The Circulation of the Blood
If the pulsations of the arteries fan and refrigerate the several parts of the body as the lungs do the heart, how comes it, as is commonly said, that the arteries carry the vital blood into the different parts, abundantly charged with vital spirits, which cherish the heat of these parts, sustain them when asleep, and recruit them when exhausted? and how should it happen that, if you tie the arteries, immediately the parts not only become torpid, and frigid, and look pale, but at length cease even to be nourished?-from the IntroductionThis seminal work of medical literature, first published in 1628, spells out in clear, lucid language how the human heart pumps blood around the body via its own exclusive circulatory route. What seems like an obvious concept to us today was in fact quite revolutionary at the time: Harvey's defiance of the medical "common knowledge" of his time laid the groundwork for all modern investigations of the circulatory system, and may be the most momentous discovery of 17th-century medicine.This important volume also includes a series of letters from Harvey to his medical colleagues in which he defends his then-astonishing theories, plus Harvey's "The Anatomy of Thomas Parr," a fascinating 1635 report on the dissection of the corpse of "a poor farmer of extremely advanced age."OF INTEREST TO: readers of scientific history, medical studentsBritish naturalist, anatomist, and doctor WILLIAM HARVEY (1578-1657) was educated at Cambridge, Canterbury, and Padua, and became a Fellow of the Royal College of Physicians in 1607. He served as court physician to both King James I and King Charles I.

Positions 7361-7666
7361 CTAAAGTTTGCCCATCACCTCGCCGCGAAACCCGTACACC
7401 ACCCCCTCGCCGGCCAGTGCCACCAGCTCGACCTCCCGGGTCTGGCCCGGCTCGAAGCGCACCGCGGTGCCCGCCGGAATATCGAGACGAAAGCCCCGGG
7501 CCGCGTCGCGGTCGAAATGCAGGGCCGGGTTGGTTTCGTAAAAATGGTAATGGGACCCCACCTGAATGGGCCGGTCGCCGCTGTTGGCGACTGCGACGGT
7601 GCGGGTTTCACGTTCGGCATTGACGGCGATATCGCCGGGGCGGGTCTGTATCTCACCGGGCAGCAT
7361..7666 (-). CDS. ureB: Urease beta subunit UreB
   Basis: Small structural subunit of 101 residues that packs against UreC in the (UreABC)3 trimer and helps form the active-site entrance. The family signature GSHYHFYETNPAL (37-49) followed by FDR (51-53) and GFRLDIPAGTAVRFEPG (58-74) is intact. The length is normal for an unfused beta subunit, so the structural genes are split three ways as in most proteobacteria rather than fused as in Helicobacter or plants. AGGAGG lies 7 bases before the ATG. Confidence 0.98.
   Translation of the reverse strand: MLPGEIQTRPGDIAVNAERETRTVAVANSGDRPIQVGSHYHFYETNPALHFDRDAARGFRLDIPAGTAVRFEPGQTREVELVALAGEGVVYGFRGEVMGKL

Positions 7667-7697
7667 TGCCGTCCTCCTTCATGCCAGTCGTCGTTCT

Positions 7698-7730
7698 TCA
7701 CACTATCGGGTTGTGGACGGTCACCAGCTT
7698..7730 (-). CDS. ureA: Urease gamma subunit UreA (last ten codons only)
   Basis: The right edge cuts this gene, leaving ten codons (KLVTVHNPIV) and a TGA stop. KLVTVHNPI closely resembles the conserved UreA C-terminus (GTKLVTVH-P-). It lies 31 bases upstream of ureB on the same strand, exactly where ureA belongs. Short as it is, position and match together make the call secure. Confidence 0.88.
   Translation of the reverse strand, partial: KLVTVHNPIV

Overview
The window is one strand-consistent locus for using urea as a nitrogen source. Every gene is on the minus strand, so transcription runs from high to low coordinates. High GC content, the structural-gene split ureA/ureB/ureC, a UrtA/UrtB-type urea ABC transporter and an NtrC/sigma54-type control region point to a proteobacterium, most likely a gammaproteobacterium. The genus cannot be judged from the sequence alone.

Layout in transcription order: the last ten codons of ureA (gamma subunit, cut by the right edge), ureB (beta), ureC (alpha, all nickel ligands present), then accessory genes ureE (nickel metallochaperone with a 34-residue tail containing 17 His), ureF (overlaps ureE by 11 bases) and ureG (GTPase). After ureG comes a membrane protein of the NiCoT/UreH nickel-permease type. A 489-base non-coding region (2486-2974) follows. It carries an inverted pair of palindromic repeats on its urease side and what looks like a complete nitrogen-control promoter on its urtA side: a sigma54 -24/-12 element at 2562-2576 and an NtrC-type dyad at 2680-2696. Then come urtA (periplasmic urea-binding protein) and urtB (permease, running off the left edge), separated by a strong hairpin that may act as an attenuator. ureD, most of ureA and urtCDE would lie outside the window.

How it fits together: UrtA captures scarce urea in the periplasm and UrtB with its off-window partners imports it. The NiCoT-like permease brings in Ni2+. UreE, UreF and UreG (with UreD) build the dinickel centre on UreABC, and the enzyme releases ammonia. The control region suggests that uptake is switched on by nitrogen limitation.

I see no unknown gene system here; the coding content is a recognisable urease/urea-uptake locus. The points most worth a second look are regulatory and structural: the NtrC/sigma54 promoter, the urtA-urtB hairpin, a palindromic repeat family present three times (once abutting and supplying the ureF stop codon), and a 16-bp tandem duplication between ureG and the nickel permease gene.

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Page 9 - I profess both to learn and to teach anatomy, not from books but from dissections; not from the positions of philosophers but from the fabric of nature...
Page 43 - Had anatomists only been as conversant with the dissection of the lower animals as they are with that of the human body, the matters that have hitherto kept them in a perplexity of doubt would, in my opinion, have met them freed from every kind of difficulty.
Page 24 - These views as usual, pleased some more, others less; some chid and calumniated me, and laid it to me as a crime that I had dared to depart from the precepts and opinions of all anatomists...
Page 26 - ... small fishes and of those colder animals where the organ is more conical or elongated. 3. The heart being grasped in the hand, is felt to become harder during its action. Now this hardness proceeds from tension, precisely as when the forearm is grasped, its tendons are perceived to become tense and resilient when the fingers are moved. 4. It may further be observed in fishes, and the...
Page 24 - For never yet hath any one attained To such perfection, but that time, and place, And use, have brought addition to his knowledge ; Or made correction, or admonished him, That he was ignorant of much which he Had thought he knew ; or led him to reject "What he had once esteemed of highest price.